NACHCARD’s call for post Covid-19 food security

The call by the National Committee of Heads of Colleges of Agriculture and Related Disciplines (NACHCARD) for concerted efforts by governments at all levels in ensuring adequate food production, distribution and security across the country could not have come at a better time.
Nigeria is blessed beyond measures humanly and materially and that is why the major problem confronting the country is not the availability of human or natural elements but the ability to harness existing ones to make life richly comfortable.

Nigeria’s current population is conservatively pegged at 200 million, projected to increase to 250 million by 2050. With the growth rate significantly faster than that of food production and infrastructure, there is the need to increase the nation’s agricultural production and ensure food security, particularly as the country is gradually easing out of Covid-19 lockdown with its attendant economic setback and food shortages. 

The growth of any nation depends on her ability to produce food, feed its citizens and reduce importation of food items for the purpose of food security and earning foreign exchange. The true wealth of a nation is not measured in terms of money but in its production of goods and services.
The federal government is commended for ensuring that Nigerians did not experience acute hunger during the Covid-19 enforced restrictions. However, there is high risk of food crisis which could lead to lack of foreign exchange earnings for economic growth and development if effective mechanisms are not put in place to guarantee food security in the post Covid-19 era. This is time for consolidation.

It is necessary to note that every Nigerian is concerned on how the nation could facilitate the pace of its food production in order to feed her citizens, aid economic development and increase its Gross Domestic Product (GDP) in post Covid-19 pandemic. The answer is to re-position Nigeria’s agricultural scientist and agricultural extension officers in line with international agricultural best practice. By doing this, food security and other development will be positively influenced.
This has been proved with the use of science and technology in the quest for the best method of improving the yield of crops, protecting crops against diseases and pest, making livestock healthy all the time, designing the best method of crops preservation, storage and even helping in predicting the climate conducive for agricultural practice all of which cannot be over emphasized. To re-position these roles, efforts should be focused on crops processing, packaging, storage, preservation, branding and patency in order to add value to agriculture.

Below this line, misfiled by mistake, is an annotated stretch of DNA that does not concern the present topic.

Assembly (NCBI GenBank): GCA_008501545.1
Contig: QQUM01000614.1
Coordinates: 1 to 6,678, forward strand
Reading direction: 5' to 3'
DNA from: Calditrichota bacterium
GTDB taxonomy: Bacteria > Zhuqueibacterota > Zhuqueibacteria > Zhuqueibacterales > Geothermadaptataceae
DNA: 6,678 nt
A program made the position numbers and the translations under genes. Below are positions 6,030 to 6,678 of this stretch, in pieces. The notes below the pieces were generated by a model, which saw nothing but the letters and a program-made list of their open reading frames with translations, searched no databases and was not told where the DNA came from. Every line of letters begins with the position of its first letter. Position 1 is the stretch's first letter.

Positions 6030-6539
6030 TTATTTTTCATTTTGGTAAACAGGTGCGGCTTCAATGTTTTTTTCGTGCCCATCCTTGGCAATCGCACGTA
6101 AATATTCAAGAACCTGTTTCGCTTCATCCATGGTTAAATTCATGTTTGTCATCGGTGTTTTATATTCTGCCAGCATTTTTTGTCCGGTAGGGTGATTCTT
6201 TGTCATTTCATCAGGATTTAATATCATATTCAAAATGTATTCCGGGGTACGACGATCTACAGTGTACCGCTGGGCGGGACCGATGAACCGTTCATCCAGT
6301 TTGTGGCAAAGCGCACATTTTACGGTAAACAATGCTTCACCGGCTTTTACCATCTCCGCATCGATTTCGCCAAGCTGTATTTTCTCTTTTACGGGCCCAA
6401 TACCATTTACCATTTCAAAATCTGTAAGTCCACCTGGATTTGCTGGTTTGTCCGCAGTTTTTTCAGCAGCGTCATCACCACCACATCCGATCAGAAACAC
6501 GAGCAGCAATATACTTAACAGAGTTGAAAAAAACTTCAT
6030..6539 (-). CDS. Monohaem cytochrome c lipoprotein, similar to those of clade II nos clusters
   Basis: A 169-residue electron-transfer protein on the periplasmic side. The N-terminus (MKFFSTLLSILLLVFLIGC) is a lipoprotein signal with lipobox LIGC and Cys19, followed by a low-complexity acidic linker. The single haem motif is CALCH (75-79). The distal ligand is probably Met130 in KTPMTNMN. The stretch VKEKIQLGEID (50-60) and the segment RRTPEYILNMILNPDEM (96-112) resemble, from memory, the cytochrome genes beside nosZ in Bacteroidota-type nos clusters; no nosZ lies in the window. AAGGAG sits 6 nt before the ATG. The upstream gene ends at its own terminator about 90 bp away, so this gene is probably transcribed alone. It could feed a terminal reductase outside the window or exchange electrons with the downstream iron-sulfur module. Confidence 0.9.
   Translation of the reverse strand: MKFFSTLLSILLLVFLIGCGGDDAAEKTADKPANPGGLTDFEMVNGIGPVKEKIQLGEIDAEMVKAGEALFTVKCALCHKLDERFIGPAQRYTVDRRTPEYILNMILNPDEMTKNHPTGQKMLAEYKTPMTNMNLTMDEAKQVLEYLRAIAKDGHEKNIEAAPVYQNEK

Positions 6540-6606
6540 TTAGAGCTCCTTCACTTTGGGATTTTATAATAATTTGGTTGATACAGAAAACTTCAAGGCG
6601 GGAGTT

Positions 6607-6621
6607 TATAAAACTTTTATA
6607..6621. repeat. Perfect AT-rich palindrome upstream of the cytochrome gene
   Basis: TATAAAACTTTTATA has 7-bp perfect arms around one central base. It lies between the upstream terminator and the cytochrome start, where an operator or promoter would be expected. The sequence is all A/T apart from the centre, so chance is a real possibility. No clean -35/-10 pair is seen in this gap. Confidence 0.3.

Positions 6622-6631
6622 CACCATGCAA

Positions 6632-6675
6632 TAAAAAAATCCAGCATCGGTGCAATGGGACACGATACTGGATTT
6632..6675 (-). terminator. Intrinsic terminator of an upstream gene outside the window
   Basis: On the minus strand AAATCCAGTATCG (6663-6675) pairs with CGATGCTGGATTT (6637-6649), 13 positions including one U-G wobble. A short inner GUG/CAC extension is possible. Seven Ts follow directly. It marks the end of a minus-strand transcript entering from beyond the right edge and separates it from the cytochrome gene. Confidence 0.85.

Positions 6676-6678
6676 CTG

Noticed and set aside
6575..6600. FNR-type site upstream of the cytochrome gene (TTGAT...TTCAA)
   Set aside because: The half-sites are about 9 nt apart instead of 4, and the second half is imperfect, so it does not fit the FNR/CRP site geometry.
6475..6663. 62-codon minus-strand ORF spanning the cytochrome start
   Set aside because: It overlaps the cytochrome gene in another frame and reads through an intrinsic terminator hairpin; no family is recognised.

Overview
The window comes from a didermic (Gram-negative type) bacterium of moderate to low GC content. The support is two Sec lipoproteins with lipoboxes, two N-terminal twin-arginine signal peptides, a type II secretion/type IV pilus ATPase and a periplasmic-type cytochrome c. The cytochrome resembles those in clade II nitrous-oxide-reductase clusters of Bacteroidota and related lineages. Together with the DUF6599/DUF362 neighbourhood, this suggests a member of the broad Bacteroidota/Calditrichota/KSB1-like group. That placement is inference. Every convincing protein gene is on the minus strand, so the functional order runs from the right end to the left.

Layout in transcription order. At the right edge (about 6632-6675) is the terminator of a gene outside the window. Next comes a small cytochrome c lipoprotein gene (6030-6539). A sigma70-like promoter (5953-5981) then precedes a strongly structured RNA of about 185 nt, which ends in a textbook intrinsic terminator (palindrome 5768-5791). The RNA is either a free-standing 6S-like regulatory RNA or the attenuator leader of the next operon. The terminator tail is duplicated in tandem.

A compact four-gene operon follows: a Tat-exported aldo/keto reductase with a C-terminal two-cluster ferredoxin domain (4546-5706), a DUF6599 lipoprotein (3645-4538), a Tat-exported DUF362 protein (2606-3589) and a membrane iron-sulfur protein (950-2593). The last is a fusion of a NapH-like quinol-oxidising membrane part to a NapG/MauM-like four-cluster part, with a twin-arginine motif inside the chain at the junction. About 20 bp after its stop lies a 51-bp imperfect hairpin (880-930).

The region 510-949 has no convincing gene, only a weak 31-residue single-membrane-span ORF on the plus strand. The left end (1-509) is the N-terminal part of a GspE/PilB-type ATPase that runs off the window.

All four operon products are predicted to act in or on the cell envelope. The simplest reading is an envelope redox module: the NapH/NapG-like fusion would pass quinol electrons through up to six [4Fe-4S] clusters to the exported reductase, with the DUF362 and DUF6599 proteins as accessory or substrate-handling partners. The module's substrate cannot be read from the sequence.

This should be complemented with mechanized and intensive farming system during and after post covid-19 pandemic by focusing in the following areas: availability of credit facilities/financial supports through collaborations to farmers, mechanization and application of Information and Communication Technology, ICT and associated scientific approaches, effective agribusiness management and entrepreneurship development as well as provision of Climate Adaptation seeds and plants
Other factors include government’s encouragement and support for agricultural engineering, enhancement of knowledge of fertilizer formulation, types, ratio and application; application of effective disease and pest control, workable government policy to encourage farmers in their business and provide protection and enabling environment for good farming practices; and making accessibility to farmlands and evacuation of produce cheap through construction of link roads that will see to the easy movement of farm produce from the hinterland  to the cities and various market places.

Furthermore, institutions in Nigeria should start incorporating special topics in the agricultural engineering and management classes. Through this, agricultural scientist and extension students in specific classes will gain more knowledge about mechatronics and mechanics; vibration and control of machinery and precision farming machines; intelligent farming and food-processing systems; sensors for crop field surveys; drone flight control; data retrieval and processing; data-based modelling and optimization; and cloud storage and computing to boost agricultural production and development.

Training of more agricultural scientist and extension officers can also attract grant that will support our students/researchers through which they will get extra exposure to advanced technologies in today’s farming and food industries, and be introduced to major food-related companies in  the world to get a better understanding of how those technologies are applied now and could be applied in the future is paramount.

In Nigeria today, agricultural transformation is a reigning mantra for sustained food security, exportation and foreign exchange earnings. As the government at the centre is chanting this mantra, the colleges of agriculture and agricultural research institutes should join hands with government to catalyse this desire by incorporating training of more agricultural scientists in their programmes in order to enhance the realization of this lofty goal as part of their mandates.

Agricultural training and research institutions in Nigeria should be empowered to build the capacity of agricultural scientists and agricultural extension agents in order to re-position them to boost agricultural production and management for food security amid post Covid-19 pandemic.
Agbo wiites from Abuja

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